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How to Manage Issues Visually with an Impact/Control Matrix

As a project manager, mitigating risk and managing issues is one of your duties. As a business analyst, you need to manage and resolve issues too. So what do you do when there are so many issues that there is no clear path forward? You categorize them, prioritize them, rank them, and assess the degree of control that you have over the issues and then plot them on an impact/control matrix.

Although the BABOK® does not provide a description for the management of issues other than the basic technique item tracking, the PMBOK® does speak about risk categorization and performing a qualitative assessment on each risk to determine the probability and impact of each risk. A similar technique can be applied to the management of issues.

Below are the step by step instructions to help you prepare an impact/control matrix that will help you identify and communicate high priority issues in a visually compelling and concise manner.

A Sample Issue Log

The following is a sample issue log for an IT project. It includes the issue ID, the issue title, the date the issue was identified, the set of activities that have been performed to mitigate and manage the issue to date and the individual that has been identified as the owner or prime person responsible for resolving the issue. When the list is presented in black and white, it is difficult to make inferences or conclusions about the types or severity of the issues affecting the project.

ID Title Date Identified Activities Owner
50 Requirements not signed off Sept 15 <text> Bill
65 Test Hardware received with wrong OS Dec 12 <text> Bill
67 Financial system down Dec 15 <text> Bill
68 Hardware shipment is delayed at the border Dec 20 <text> Susan
69 MKS library is corrupt Jan 1 <text> Usha
70 Culture change Jan 5 <text> Ying
75 Contract resources not available Jan 20 <text> Ying
76 Presenter could not obtain visa Jan 22 <text> Ying
77 Presentation materials delayed at border Jan 22 <text> Susan
78 New financial process for recording foreign transactions Jan 23 <text> Bill
80 Extra groups identified for training Jan 23 <text> Ying

Step 1: Categorize the Issues

Creating a risk breakdown structure is a technique commonly used by risk managers. A similar technique may be used to classify issues into set of similar issues. For some organizations, a classification into people, process and tools may be sufficient. For other organizations, a classification into procurement, legal and funding may be more appropriate. Identify choose a set of categories that is meaningful in the context of your business or your project, but limit the set to 3-6 categories. A smaller set will not provide sufficient variation. A larger set becomes difficult to present in a discernible and persuasive manner.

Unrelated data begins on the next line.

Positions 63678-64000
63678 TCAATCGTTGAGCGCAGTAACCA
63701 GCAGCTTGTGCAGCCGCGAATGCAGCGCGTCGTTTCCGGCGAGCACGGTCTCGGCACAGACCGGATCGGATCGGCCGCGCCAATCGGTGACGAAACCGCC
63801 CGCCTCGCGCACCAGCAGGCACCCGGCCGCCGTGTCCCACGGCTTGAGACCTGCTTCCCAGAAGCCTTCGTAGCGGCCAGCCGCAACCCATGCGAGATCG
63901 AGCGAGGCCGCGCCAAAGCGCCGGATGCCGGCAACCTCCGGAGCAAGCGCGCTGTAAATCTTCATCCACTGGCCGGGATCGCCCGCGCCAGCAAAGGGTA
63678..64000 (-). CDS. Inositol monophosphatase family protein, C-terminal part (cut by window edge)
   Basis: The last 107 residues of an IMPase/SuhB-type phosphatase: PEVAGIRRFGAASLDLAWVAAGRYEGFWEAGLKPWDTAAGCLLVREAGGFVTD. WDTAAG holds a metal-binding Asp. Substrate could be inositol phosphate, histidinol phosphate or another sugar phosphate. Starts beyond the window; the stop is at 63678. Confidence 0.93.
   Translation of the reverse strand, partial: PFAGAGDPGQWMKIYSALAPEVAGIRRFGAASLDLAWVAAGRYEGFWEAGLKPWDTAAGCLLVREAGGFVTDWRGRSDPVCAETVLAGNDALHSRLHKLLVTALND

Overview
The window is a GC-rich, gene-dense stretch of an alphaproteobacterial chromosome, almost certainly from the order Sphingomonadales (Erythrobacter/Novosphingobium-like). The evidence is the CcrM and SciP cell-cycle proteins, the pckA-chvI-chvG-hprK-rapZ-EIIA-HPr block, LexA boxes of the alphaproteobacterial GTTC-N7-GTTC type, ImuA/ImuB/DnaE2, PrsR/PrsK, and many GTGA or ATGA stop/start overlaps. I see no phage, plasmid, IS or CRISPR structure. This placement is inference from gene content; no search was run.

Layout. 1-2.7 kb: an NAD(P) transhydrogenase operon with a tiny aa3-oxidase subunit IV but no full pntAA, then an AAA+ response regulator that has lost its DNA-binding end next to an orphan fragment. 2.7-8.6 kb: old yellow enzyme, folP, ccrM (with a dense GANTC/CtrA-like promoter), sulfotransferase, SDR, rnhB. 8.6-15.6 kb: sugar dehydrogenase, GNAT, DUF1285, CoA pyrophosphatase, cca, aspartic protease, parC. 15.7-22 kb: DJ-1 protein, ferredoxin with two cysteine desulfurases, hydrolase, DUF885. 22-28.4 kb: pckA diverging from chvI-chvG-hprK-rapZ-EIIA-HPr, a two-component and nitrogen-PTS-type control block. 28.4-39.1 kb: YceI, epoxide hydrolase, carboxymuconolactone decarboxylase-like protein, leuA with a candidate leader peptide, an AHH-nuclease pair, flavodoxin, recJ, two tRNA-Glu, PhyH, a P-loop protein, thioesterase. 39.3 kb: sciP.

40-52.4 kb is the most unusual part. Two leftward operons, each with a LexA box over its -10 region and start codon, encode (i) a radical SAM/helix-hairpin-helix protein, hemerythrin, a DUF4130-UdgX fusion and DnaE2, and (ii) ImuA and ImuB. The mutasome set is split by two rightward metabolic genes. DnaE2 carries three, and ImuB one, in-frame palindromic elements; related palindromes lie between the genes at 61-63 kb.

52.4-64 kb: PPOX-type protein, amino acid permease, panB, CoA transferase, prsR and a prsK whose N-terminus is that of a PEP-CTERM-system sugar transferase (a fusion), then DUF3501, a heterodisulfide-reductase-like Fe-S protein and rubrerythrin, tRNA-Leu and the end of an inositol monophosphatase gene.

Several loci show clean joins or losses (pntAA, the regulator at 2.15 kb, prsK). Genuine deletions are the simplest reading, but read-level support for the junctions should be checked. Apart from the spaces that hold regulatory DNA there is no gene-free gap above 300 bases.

Review the issues in your issue log and identify the category of each issue. Some will appreciate the use of color to help them identify issues of a certain category. Categorizing the issues presented in the sample issue log, results in the following presentation. For presentation purposes, nonessential columns have been removed.

ID Title Category
50 Requirements not signed off Process
65 Test Hardware received with wrong OS Tools
67 Financial system down Tools
68 Hardware shipment is delayed at the border Procurement
69 MKS library is corrupt Tools
70 Culture change People
75 Contract resources not available People
76 Presenter could not obtain visa People
77 Presentation materials delayed at border Procurement
78 New financial process for recording foreign transactions Process
80 Extra groups identified for training People

Based upon this categorization, the following image is a simple yet compelling illustration of the different forces on a project.

 image001

Variations on this mage may change the size the box to present the number of issues associated with each category or a include number inside the box to illustrate the number of issues in each category.  A visual presentation such as these make it easy to see and understand the forces acting on the project.

 image003  image005

Step 2: Provide a Qualitative Assessment of the Impact of the Issue

After categorizing each issue, provide a qualitative analysis of the impact that the issue is having on your project. For each issue, ask yourself if the issue could have a high, medium, or low impact on the success of the project.   The qualitative assessment for the issue may be the same as the impact assessment use in the risk log or it may be different.